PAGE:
The North Carolina Way
Odds and ends of the Carolina Way under coach Dean Smith include a variety of topics that bring forth clearly the importance of details in a successful program. In fact, in coach Smith's outstanding book titled "The Carolina Way" he has a chapter called taking care of little things. In it coach Smith goes over a variety of areas that he felt were important to his basketball program. Some could even be considered basketball traditions within the program that are done from year to year and were passed down from UNC seniors to UNC freshman. Here are a few of them:
Practice was the foundation for everything we did in our program. Therefore I told our players, "Practice is a privilege. If you're not here to work, then leave."
Late Game Situations
We spent much practice time working on end-of-the-game situations. Anytime we got the ball late in the game with the shot clock off and the score tied, we were going to win it at the buzzer or at the worst go to overtime. We would start our offensive more with eight seconds left on the clock; that left a couple of second for an offensive rebound if our shot missed. In most instances, I didn't want to take a time-out in these late-game situations. After all, we had worked on these things in practice and knew what to do. Calling time-out allowed the opposing coach to set his defense and make some defensive substitutions.
[Related: Basketball Coach Playbook]
If one of our players took a charge, or dived for a loose ball, or hit the floor fighting for a rebound, his teammates ran to help him get on his feet. If it happened in practice, the coaches also assisted him. The player took the fall for all of us, so we should show our appreciation.
We did not include plans about the return trip. We wanted the players to focus on the reason for going on the trip in the first place and not worry about what time we would get home. They received the return trip information in the dressing room after the game.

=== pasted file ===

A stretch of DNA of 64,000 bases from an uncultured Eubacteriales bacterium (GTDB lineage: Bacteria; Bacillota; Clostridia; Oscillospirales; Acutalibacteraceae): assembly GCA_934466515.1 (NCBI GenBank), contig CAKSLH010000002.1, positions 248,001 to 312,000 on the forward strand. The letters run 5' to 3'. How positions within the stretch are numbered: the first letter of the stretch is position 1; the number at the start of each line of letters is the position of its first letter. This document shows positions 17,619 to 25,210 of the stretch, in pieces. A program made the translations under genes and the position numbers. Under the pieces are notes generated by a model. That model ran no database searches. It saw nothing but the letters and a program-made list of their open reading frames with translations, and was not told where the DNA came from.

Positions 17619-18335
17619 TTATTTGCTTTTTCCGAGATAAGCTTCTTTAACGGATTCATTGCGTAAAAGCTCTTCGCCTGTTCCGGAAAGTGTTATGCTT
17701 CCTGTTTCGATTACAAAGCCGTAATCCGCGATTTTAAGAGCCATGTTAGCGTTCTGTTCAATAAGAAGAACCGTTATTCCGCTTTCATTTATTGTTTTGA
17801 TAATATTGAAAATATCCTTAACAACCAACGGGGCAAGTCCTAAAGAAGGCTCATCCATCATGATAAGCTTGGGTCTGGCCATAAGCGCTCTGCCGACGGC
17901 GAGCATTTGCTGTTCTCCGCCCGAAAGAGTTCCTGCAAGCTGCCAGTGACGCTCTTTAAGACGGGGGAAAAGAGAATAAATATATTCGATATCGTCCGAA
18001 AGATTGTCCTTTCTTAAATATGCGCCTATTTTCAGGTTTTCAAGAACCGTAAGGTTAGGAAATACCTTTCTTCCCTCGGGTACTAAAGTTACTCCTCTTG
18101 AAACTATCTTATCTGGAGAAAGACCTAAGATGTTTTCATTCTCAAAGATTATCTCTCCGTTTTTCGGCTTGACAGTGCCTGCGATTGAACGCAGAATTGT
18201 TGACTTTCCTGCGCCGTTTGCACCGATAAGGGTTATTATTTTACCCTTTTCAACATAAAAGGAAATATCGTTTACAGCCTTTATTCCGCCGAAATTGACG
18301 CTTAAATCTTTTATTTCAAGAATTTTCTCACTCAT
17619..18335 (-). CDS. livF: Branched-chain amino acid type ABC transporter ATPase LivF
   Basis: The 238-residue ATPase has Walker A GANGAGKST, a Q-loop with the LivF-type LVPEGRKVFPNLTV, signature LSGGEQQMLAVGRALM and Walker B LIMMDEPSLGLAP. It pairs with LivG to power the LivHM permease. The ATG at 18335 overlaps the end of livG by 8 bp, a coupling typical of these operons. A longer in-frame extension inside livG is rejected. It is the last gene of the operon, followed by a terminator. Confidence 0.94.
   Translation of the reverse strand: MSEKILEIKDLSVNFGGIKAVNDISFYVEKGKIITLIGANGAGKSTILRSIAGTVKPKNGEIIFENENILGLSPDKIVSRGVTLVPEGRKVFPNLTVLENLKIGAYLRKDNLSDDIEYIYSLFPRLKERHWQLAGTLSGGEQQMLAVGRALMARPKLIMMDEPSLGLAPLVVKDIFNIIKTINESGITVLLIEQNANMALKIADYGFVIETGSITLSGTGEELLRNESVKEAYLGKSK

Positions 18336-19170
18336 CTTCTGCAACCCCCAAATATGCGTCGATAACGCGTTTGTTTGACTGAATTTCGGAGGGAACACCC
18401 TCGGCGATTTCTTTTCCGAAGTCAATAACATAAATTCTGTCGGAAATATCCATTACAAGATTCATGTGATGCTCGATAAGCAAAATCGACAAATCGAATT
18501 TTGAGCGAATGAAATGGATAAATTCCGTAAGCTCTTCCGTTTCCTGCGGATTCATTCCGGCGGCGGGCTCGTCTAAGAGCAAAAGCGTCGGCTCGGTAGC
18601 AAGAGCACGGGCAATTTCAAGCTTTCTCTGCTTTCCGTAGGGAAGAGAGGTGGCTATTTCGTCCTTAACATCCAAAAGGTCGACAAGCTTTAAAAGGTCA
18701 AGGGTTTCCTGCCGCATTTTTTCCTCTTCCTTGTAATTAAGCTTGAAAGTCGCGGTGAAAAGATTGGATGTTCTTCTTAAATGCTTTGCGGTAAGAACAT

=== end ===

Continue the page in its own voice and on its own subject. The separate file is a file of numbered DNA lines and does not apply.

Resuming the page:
To improve shooting mechanics, we'd have our players stand fifteen feet from the wall and shoot the ball at it.
Opponent’s Last Shot
If the opponent had the ball in a tie game with the shot clock off, we weren't about to back off defensively and let it hold the ball without a problem.
"Our former players still talk about how serious we were about this. Players knew I used to arrive early for meetings and practices, and I expected everyone to be there and ready to go. Tardiness is the height of arrogance. In effect, you're saying, 'My time is more important than yours.' Being on time is being considerate of others. We disciplined our players for being late. This went back to our philosophy of not having many rules but enforcing the ones we had. Being on time was one of them."
Although I don't think many of our players listened to me on this one because it was so hard to do, I didn't want our players looking at the scoreboard and worrying about the score until there was five minutes left in the game. At that point managing the clock became an important factor.
Sprint to the Bench
When the horn sounded for a time-out, we expected our players to sprint to the bench. The same held when they were taken out of the game for substitutes as well as when they left the court at halftime. If we were fouled at our defensive end of the court, I wanted our players to sprint to the other end to take the foul shot.
We discouraged it in our program. When a player cursed in practice, the entire team ran for him. This is not an easy subject to talk about because it can sound pious. I’m not offended when other people use profanity, and I’m certainly not suggesting that not swearing makes me better than anyone else. However, I believe to this day that anger can be expressed without using profanity.
We checked on the class attendance of our players, as well as their grades and academic progress. They knew we were serious about it.
Our basketball team was on television constantly, and millions of people got their first impression of North Carolina from the appearance and behavior of our basketball team. Therefore I wanted our players in coats and ties for road trips, and they also dressed and acted accordingly when we stayed at fine hotels.
Unless a player could show me that he could hold the basketball in one hand and pull it back once the arm and shoulder moved forward in the throwing motion (none could), I insisted he use two hands to throw the ball inbounds.
I wanted our players dressed the same.
We had water breaks during our practices, and they were timed on the clock -- exactly two minutes.